Gardner, Deep South: A Social Anthropological Study of Caste and Class (Chicago: University of Chicago Press, 1941; reprint University of South Carolina Press, 2009), p. 241. 22 They enlisted blacks as spies Mention of spies and informants crops up in many accounts of the Jim Crow south—for example, Powdermaker’s description of a “mulatto man who acts as a ‘go-between’ for the white and colored people and who is something of a spy, with an unsavory reputation” (Powdermaker, After Freedom, p. 184), and also Gunnar Myrdal’s mention of the use of black “informers, spotters, and stool pigeons” by police (Myrdal, An American Dilemma, p. 541). But one of the most vivid examples was offered to this writer by Ray Knox, a retired L.A. County Youth Authority counselor born in 1951, who is black and was a frequent childhood visitor to his family’s native McComb, Mississippi. “If someone was lynched, or shot, killed, or whatever … and if you knew what happened, you couldn’t talk about it among other black people,” Knox said.
Wealth and Poverty: A New Edition for the Twenty-First Century by George Gilder
affirmative action, Albert Einstein, Bernie Madoff, British Empire, capital controls, cleantech, cloud computing, collateralized debt obligation, creative destruction, Credit Default Swap, credit default swaps / collateralized debt obligations, crony capitalism, deindustrialization, diversified portfolio, Donald Trump, equal pay for equal work, floating exchange rates, full employment, George Gilder, Gunnar Myrdal, Home mortgage interest deduction, Howard Zinn, income inequality, invisible hand, Jane Jacobs, Jeff Bezos, job automation, job-hopping, Joseph Schumpeter, knowledge economy, labor-force participation, margin call, Mark Zuckerberg, means of production, medical malpractice, minimum wage unemployment, money market fund, money: store of value / unit of account / medium of exchange, Mont Pelerin Society, moral hazard, mortgage debt, non-fiction novel, North Sea oil, paradox of thrift, Paul Samuelson, Plutocrats, plutocrats, Ponzi scheme, post-industrial society, price stability, Ralph Nader, rent control, Robert Gordon, Ronald Reagan, Silicon Valley, Simon Kuznets, skunkworks, Steve Jobs, The Wealth of Nations by Adam Smith, Thomas L Friedman, upwardly mobile, urban renewal, volatility arbitrage, War on Poverty, women in the workforce, working poor, working-age population, yield curve, zero-sum game
These problems also demonstrate why large tax cuts are needed both to reduce illegal and concealed activity and to help strengthen families. The problem is international as well. In Sweden, where progressive taxes and social programs are more advanced than under the American system, the divorce rate is 60 percent higher, and illegitimacy exceeds ours by a factor of three, with one-third of Swedish children born out of wedlock,23 and as famed socialist Gunnar Myrdal said, “High taxes are making us into a nation of hustlers.”24 The income distribution tables also propagate a statistical illusion with regard to the American rich. While the patterns of annual income changed rather little in the 1970s, there was a radical shift in the distribution of wealth. In order to understand this development, it is crucial to have a clear-eyed view of the facts and effects of inflation, free of the pieties of the Left and the Right, and eschewing the familiar rhetoric of the “cruelest tax,” in which all the victims seem to be widows and orphans.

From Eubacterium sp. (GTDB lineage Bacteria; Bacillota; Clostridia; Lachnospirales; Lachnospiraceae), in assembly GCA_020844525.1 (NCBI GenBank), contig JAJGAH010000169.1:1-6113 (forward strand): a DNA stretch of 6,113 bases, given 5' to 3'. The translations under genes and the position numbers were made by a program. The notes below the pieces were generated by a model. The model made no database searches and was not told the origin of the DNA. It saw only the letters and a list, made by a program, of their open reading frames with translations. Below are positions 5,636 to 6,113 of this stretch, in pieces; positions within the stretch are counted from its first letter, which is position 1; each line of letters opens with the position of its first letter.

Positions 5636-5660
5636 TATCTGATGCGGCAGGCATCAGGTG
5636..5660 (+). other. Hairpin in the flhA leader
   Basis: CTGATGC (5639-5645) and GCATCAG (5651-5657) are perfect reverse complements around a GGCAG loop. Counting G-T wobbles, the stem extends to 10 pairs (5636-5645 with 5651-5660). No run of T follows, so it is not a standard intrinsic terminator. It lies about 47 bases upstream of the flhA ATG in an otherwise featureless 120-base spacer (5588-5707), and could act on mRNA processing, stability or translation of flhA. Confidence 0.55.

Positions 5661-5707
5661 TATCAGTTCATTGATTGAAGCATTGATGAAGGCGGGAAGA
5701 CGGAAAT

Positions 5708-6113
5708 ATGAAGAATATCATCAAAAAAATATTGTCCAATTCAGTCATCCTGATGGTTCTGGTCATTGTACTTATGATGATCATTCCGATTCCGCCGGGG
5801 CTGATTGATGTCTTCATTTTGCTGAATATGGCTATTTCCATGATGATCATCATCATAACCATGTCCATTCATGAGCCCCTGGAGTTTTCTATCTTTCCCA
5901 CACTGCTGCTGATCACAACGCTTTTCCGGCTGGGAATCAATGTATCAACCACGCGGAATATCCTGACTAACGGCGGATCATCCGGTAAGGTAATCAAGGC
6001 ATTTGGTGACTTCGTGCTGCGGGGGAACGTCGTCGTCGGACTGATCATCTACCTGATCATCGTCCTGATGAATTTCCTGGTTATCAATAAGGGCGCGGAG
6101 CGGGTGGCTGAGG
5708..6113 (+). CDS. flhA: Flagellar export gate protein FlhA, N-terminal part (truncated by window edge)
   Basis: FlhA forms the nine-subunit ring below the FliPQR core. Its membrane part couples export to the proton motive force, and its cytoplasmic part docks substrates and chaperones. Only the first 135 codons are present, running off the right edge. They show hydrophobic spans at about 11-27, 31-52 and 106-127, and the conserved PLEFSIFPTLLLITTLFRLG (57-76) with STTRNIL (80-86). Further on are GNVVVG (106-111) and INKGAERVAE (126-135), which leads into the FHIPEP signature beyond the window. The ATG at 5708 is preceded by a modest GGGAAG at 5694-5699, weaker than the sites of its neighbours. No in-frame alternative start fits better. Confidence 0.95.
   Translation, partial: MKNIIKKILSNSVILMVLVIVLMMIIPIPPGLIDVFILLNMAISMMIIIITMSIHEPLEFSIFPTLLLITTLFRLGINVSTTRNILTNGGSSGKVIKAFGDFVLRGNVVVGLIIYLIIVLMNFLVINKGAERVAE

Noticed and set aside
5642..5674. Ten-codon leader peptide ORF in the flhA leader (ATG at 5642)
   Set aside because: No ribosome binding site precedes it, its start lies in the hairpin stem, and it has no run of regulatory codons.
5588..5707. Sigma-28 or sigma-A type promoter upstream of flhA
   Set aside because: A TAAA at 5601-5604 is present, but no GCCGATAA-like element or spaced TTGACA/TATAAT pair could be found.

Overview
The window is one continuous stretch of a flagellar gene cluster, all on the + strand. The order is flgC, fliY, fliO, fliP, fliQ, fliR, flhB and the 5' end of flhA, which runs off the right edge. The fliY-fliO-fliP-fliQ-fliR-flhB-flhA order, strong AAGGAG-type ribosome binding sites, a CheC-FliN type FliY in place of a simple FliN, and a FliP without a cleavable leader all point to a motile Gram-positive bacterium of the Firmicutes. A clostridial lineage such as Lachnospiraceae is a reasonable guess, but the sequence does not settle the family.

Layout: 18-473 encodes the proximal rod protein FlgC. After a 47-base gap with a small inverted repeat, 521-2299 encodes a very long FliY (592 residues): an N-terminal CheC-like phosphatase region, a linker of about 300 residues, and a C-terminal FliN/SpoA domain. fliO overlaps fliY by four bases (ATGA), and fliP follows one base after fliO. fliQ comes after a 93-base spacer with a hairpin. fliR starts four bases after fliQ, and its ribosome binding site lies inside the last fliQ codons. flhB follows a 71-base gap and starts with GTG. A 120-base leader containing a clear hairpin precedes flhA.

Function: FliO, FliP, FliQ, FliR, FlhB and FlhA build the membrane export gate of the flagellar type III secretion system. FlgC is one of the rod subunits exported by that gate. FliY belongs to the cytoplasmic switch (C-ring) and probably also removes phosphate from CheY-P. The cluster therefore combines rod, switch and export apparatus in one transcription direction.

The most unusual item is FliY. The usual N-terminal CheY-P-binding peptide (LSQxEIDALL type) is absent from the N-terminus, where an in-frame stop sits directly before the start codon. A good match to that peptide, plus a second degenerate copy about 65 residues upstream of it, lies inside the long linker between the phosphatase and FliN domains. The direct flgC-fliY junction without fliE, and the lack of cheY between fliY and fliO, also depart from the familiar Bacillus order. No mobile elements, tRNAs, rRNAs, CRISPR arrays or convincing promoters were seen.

In Italy an estimated one-third of all workers operate in a lavoro nero, a black market for labor that consists of some four million citizens often performing manufacturing work in basements and abandoned lofts.26 Britain, Sweden, and the United States could also move decisively down the curve by cutting their income-tax rates. Particularly in Britain and Sweden there is ample evidence that tax avoidance reached epidemic levels in the late 1970s. In Sweden worker absenteeism rose to an annual average of sixteen days (compared to 3.5 days in the United States)27 and workforce withdrawal became such a problem that the government proposed to tax hobbies and other leisure activities. Famed economist Gunnar Myrdal, a lifetime socialist, was led to denounce income taxes. Myrdal wrote,My main conclusion is that income taxes are bad taxes from several points of view.... For the majority of people... a high and progressively increasing marginal tax rate must decrease the willingness to work more than necessary.... Through the lowering of the income tax, the irrational diversion of investments from production to durable consumer goods would not be so severe....
The fact that the consumption tax [he was urging the adoption of value-added sales taxes] is a tax on living standards instead of income, and therefore puts a premium on saving and capital accumulation, should be liked by almost everyone especially in these times.... Of all the deficiencies in our income tax system, for me the most serious is that the laws directly invite us to commit tax evasion and tax cheating. The honesty of Swedes has been a source of pride to me and my generation. Now I have a feeling that we are becoming a nation of hustlers because of bad laws!28 Gunnar Myrdal, meet Arthur Laffer. In the late 1970s Governor Carlos Romero Barcelo of Puerto Rico was so fortunate as to meet Laffer; and Jude Wanniski, who had also conferred with Barcelo, was bold enough to end his book with a prediction that retrenchment of Puerto Rico’s upper-bracket tax rates would bring higher growth and revenues. Barcelo took the advice, cutting territorial income-tax rates and removing two 5 percent surtaxes in 1978.